What Dr. Copper ordered: Trade war gives China metal a shot in the arm

BEIJING (Reuters) - China’s copper producers and traders are riding an unexpected surge of business that has pushed physical prices to their highest in nearly two years as fabricators rush to buy refined metal to avoid import tariffs on scrap that kick in on Thursday.

FILE PHOTO: Workers inspect the production of copper cathodes at a plant of copper smelter Jinlong Copper in Tongling, Anhui province, China August 16, 2018. Picture taken August 16, 2018. REUTERS/Stringer/File Photo

The buying spree took off after Beijing announced two weeks ago it would hit $16 billion worth of U.S. imports, including scrap metal, with duties of 25 percent from Aug. 23 in retaliation for a similar move by Washington.

The United States is one of China’s biggest copper scrap suppliers.

The surge has given short-term relief to the world’s top market for the metal, often taken as a bellwether for the health of China’s economy and dubbed “Dr. Copper”, as demand growth had slowed just as a wave of new capacity was due to start up.

Physical copper premiums in China SMM-CUYP-CN jumped to as high as $91 a tonne this week, the most since November 2016, and are up 13 percent in the past two weeks alone. Five weeks ago the premiums were languishing near 10-month lows.

The premiums for physical deliveries are paid by Chinese copper importers on top of benchmark London Metal Exchange futures prices CMCU3, which have fallen by around 18 percent since hitting a four-year high on June 7.

Three traders attributed the spike to tighter supply of scrap copper, as Beijing also continues a campaign against foreign waste to stop being seen as a dumping ground for the world’s garbage.

“Some people who use scrap are turning to cathode, especially cheap African cathode,” said a trader based in Hong Kong. Democratic Republic of Congo and Zambia are two of the world’s top copper producers.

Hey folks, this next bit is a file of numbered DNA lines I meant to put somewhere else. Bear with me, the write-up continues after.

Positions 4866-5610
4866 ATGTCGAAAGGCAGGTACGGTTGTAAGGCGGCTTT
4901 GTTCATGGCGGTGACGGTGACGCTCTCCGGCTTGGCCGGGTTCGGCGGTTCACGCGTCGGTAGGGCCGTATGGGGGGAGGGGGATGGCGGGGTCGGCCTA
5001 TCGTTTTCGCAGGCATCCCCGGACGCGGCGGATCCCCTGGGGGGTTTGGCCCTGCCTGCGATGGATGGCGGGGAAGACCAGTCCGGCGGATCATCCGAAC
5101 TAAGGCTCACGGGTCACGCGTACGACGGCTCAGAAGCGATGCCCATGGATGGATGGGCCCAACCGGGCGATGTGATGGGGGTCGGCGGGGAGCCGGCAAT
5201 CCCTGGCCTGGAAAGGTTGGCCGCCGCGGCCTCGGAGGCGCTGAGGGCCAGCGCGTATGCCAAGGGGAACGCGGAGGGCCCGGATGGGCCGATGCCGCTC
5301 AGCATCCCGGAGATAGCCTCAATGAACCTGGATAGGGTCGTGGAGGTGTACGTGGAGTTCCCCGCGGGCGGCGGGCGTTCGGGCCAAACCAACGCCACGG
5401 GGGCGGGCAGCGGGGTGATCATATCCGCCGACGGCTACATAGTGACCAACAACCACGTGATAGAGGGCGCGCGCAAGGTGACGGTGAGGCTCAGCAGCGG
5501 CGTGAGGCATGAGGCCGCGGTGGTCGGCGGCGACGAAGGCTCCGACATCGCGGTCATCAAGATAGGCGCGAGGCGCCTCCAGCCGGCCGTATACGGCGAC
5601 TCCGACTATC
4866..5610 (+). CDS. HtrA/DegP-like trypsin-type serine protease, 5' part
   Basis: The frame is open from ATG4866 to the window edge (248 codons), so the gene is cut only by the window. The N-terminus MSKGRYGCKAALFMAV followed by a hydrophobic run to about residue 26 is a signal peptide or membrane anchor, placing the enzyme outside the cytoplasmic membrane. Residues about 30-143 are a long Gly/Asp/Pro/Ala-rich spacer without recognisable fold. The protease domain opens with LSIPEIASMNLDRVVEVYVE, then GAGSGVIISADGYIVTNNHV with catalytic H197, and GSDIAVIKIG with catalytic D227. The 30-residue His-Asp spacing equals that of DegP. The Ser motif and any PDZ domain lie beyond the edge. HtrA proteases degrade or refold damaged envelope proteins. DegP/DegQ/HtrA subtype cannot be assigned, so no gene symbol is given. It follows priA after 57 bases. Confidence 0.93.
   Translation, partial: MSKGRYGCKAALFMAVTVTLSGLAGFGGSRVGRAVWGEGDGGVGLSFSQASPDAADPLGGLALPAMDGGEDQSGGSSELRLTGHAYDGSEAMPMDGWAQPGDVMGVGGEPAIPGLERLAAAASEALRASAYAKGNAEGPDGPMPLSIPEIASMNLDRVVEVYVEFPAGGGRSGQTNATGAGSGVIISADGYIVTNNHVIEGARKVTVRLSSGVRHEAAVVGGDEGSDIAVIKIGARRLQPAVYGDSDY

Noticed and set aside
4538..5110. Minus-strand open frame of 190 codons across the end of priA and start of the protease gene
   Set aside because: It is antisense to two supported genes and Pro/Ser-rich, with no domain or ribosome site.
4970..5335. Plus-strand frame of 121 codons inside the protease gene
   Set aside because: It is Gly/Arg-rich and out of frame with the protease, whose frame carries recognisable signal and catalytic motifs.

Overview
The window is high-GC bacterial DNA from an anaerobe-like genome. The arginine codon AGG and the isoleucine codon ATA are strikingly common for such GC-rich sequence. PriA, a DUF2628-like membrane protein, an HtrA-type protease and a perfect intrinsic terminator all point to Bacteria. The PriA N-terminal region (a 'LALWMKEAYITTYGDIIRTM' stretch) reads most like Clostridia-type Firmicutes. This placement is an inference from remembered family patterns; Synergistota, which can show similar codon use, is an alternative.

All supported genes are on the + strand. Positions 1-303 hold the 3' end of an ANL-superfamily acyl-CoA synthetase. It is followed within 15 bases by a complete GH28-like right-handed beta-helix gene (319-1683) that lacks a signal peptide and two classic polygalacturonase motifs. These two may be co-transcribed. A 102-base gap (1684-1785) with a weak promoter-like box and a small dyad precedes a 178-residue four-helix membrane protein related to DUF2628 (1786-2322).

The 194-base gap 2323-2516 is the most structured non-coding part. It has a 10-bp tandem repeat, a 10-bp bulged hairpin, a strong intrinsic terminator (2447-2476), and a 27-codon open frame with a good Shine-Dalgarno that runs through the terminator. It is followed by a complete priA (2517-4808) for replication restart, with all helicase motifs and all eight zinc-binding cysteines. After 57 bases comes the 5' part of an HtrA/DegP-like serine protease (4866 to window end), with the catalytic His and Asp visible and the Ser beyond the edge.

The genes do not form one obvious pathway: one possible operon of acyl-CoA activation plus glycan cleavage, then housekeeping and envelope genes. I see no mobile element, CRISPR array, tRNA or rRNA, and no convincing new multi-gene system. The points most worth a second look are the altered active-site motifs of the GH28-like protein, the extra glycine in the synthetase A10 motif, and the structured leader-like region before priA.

Cathodes are refined copper typically processed into rod and wire and used in infrastructure and construction.

A profitable arbitrage window to import copper into China has also increased premiums, adding momentum to a typical move as benchmark futures prices fell due to concerns that the trade row will hurt demand for industrial metals.

Copper inventories in warehouses monitored by the Shanghai Futures Exchange CU-STX-SGH have fallen by more than 40 percent since end-June, further boosting premiums.

The tariffs “will likely mean additional cathode imports would be required to replace the lost copper contained in scrap,” said Wood Mackenzie senior consultant Yanting Zhou.

China's copper premiums and LME prices:


The buying is also a boost for copper producers including Aluminum Corp of China (Chinalco) [ALUMI.UL], which are together set to launch around 1 million tonnes per year (tpy) of capacity this year, equivalent to 10 percent of China’s annual demand for the metal, with most of it starting up in the second half.

Chinalco fired up a 400,000-tpy smelter project in the southeastern province of Fujian at the end of June, although it has yet to announce the start of commercial production. Lingbao City Jincheng Metallurgy Co is launching a 100,000-tpy copper project in Henan.

Concerns had grown that the flood of capacity would hit a saturated market amid tepid demand and weak economic indicators in China, whose fixed asset investment in January-July expanded at its slowest in records going back to 1996.

“Our production and sales are estimated to decline by 8 percent in August compared with the previous month,” said an executive with a Chinese copper tube manufacturer, which mostly supplies factories making air-conditioning units.

Woodmac’s Zhou forecasts that China’s overall copper consumption growth will halve to 2 percent this year, down from 4 percent in 2017.

Reporting by Tom Daly; Editing by Tom Hogue